The chosen economic indicators demonstrate the business cycle that the US economy experienced over the past 10 years. Strong and healthy in the early 2000s the economy started to accumulate problems which got reflected in slowing down real GDP in 2007 and its decrease in 2008.  The real GDP did not show that in 2008 yet the companies already started to lay off people which was reflected in the growing unemployment rate. The CPI showed decline in 2007 to raise again in 2008 probably influenced by various government-led spending and money injections reflected in the M1 and M2 growth. The money injection did not help much although did help to stimulate the economy good enough to show positive nominal GDP while the real GDP fell. Following the decline in 2009 the US economy started to gradually recover, against mostly because of the government spending (which is a part of the GDP). The government pumping of the money into the economy, saving banks, buying out various corporate assets, etc did contribute to the growth of the GDP (both real and nominal) ever since. Nonetheless, companies and businesses were making proper changes and restructuring to stem the crisis which resulted in their downsizing and laying off people, which again contributed to the growing unemployment rate and halting of the inflation (CPI) which otherwise would surely take place given the fact that the government pumped cash in the economy. Nowadays, the status of the US economy is still uncertain, although the GDP is on the rise, and the unemployment is gradually falling. The CPI still appears to be too low in comparison to previous years, and the M1 and M2 figures indicate that the government is still dumping money in the economy to stimulate consumption, and spending which partially explains the current GDP growth. It also starts to show that while a few decades ago it was the consumer spending that drove and controlled the GDP, nowadays, the role of the US government in the economy becomes more prominent and more apparent and that may have adverse effect on the economy and the society. The  nation should rely mostly on the consumption for the GDP growth not government spending, although, certainly, at a time of the economic crisis government spending can provide jobs, money and support to the people who were laid off by businesses. The question is what can happen after the US government can no longer spend as much given its already high debt (not discussed in this essay). Nonetheless, given the extremely competitive environment, the US businesses could make extra profits by being directed to the war-stricken regions (like Iraq, Afghanistan) where due to regulations international competition is limited. A new war which could subsequently allow US oil, construction, and military companies effectively operate where other businesses are not allowed, is thus desirable for the US economy, especially given a high unemployment rate.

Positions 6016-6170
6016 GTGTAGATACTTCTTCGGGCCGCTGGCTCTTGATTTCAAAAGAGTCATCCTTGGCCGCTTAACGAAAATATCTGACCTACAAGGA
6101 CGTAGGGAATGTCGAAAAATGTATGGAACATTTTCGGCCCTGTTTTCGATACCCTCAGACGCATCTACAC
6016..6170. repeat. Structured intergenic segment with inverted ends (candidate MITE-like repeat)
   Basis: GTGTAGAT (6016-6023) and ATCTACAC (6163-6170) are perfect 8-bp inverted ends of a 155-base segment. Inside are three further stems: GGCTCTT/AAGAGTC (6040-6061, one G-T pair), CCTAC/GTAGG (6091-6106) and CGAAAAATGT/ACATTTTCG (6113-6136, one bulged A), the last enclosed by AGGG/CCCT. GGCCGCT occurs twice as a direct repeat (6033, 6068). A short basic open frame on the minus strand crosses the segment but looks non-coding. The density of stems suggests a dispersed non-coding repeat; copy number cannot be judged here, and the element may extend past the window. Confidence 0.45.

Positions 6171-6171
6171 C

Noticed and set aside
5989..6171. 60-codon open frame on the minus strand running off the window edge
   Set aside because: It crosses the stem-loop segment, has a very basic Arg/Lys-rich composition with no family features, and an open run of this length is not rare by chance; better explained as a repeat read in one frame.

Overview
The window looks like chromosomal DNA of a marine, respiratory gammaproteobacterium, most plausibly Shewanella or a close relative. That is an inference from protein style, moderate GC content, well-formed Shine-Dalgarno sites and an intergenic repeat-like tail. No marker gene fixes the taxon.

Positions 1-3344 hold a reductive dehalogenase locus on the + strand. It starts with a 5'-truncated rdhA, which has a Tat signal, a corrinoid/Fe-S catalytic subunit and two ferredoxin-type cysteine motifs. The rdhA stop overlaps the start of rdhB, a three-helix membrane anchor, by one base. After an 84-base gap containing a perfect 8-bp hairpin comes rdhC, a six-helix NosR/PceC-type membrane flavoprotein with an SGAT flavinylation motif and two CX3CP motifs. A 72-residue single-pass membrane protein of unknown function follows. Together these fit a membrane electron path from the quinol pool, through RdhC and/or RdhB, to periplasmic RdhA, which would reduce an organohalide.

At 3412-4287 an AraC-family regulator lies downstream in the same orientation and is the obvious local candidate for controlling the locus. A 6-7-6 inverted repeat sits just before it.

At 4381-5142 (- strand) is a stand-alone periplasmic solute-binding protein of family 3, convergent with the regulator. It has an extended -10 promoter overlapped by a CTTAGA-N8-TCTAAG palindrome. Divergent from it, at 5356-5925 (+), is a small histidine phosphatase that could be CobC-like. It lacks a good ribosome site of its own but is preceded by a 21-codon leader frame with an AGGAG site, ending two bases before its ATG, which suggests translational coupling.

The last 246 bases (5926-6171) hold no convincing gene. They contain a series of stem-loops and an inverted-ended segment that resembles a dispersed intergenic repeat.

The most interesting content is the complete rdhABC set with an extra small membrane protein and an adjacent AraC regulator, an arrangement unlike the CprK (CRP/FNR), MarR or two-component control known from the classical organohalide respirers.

Economic Report of the President (most recent)